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The hard side of training, and the soft side of learning
Written by Delphos   
Monday, July 07, 2014 1:55 PM

by Jeffrey Gitomer

The hard side of training, and the soft side of learning.

When a new sales representative is hired, a company provides what is known as orientation and ramp up. Once those elements are complete, the company believes the salesperson can go out and begin earning money.

First, it’s a heavy dose of product training. The company and their trainers will spend days, sometimes weeks, on “what it is,” “how it works,” “how it’s used,” and a myriad of other semi-useful facts.

Overlooked of course is how the customer profits from it, and what the customer’s motive to buy it is. Hello!

I’m about to give you a major AHA! for all product training. Forever. Trainers and training departments will scoff at this because it will mean a huge reduction in what they do and how they do it.

MAJOR CLUE: All product training should be given at a customer’s place of business. This is where your product is actually used. This is where a salesperson can gain real-world information about practical application, about flaws and service needs, and about merits and features that are most valuable to the actual user.

If enough time is spent at the customer’s place, salespeople will also uncover why the product was purchased, how the product was purchased, and the value the product has. It’s also likely, salespeople will dispel the single most erroneous aspect of sales: “the customer only buys price.”

REALITY: “The customer only buys price” is an excuse propagated by weak and lazy salespeople.

BIGGER REALITY: If companies like Halliburton are able to sell hammers to the government for $6,000, somehow you should be able to get your price if you are within a few points or dollars of your competition.

BIGGEST REALITY: The reason salespeople deal with price is because they have no idea about the buying motives and actual product use. Reason? Product training took place in the corporate classroom, where I maintain it is just south of useless.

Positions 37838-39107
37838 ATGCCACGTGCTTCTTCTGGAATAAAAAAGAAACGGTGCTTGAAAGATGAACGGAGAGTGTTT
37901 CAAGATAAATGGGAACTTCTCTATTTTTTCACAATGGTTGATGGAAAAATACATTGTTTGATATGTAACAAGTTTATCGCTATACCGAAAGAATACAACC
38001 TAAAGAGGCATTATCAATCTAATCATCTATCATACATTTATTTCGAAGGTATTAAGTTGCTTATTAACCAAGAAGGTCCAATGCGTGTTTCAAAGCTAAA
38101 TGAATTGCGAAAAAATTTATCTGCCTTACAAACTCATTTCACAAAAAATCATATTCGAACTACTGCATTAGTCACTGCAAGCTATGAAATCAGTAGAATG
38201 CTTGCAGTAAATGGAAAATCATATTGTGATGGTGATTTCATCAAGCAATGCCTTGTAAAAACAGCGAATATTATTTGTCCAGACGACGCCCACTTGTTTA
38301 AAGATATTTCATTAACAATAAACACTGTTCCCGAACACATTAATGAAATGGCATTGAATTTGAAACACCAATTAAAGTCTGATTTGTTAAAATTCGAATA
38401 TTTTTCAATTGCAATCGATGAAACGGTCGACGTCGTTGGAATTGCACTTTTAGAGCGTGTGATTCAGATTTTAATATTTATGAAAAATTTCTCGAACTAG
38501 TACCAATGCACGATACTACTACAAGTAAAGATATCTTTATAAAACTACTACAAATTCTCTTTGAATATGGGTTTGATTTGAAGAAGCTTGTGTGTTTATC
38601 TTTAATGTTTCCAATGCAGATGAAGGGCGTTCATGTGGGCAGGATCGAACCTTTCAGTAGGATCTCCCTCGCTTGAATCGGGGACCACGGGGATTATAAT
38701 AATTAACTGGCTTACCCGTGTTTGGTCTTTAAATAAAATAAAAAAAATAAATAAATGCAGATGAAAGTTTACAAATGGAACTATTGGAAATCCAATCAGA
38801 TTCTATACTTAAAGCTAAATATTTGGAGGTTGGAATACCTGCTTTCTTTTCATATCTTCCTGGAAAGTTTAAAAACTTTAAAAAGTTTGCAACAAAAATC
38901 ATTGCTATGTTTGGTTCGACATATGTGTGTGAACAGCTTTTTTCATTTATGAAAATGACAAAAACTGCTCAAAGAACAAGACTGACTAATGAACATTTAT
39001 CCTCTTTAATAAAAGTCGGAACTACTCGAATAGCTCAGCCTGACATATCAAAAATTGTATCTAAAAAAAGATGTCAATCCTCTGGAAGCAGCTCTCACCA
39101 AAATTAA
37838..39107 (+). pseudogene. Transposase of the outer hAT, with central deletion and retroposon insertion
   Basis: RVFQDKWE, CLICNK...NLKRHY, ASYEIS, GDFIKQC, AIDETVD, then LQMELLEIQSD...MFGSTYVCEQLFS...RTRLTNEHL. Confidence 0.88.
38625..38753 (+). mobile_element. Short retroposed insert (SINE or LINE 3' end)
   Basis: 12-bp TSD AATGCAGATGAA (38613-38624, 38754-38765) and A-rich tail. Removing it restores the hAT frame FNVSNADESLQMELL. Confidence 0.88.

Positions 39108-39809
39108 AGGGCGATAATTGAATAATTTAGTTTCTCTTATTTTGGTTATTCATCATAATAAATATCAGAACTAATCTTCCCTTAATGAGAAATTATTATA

So much for hard (product) skills.

Now it’s time for the harder part – the soft skills – the selling skills.

Soft skills can be taught one of three ways:

1. In-house training. Company trainers that may also include best salespeople, and outside courseware trained in-house.

2. Outside training. Should be presented by someone who can sell an off-the-shelf solution with the intention that the salesperson will learn general sales, or a system of selling, or a customized sales process where specific aspects of the product and customer are taught.

3. Voice of customer training. Voice of the customer training is when an existing customer tells their story of use of product (what their history is), why they bought it, what their experience has been, how they felt about it after purchase, and why they would recommend it.

PERSONAL NOTE: For the past 20 years, I have built my reputation on utilizing my expertise combined with voice of customer. I consider the training department vitally important, because they are the glue and history of the company’s success. These elements, if combined correctly, can make any salesperson or sales team THE dominant player(s) in their market – without respect to price.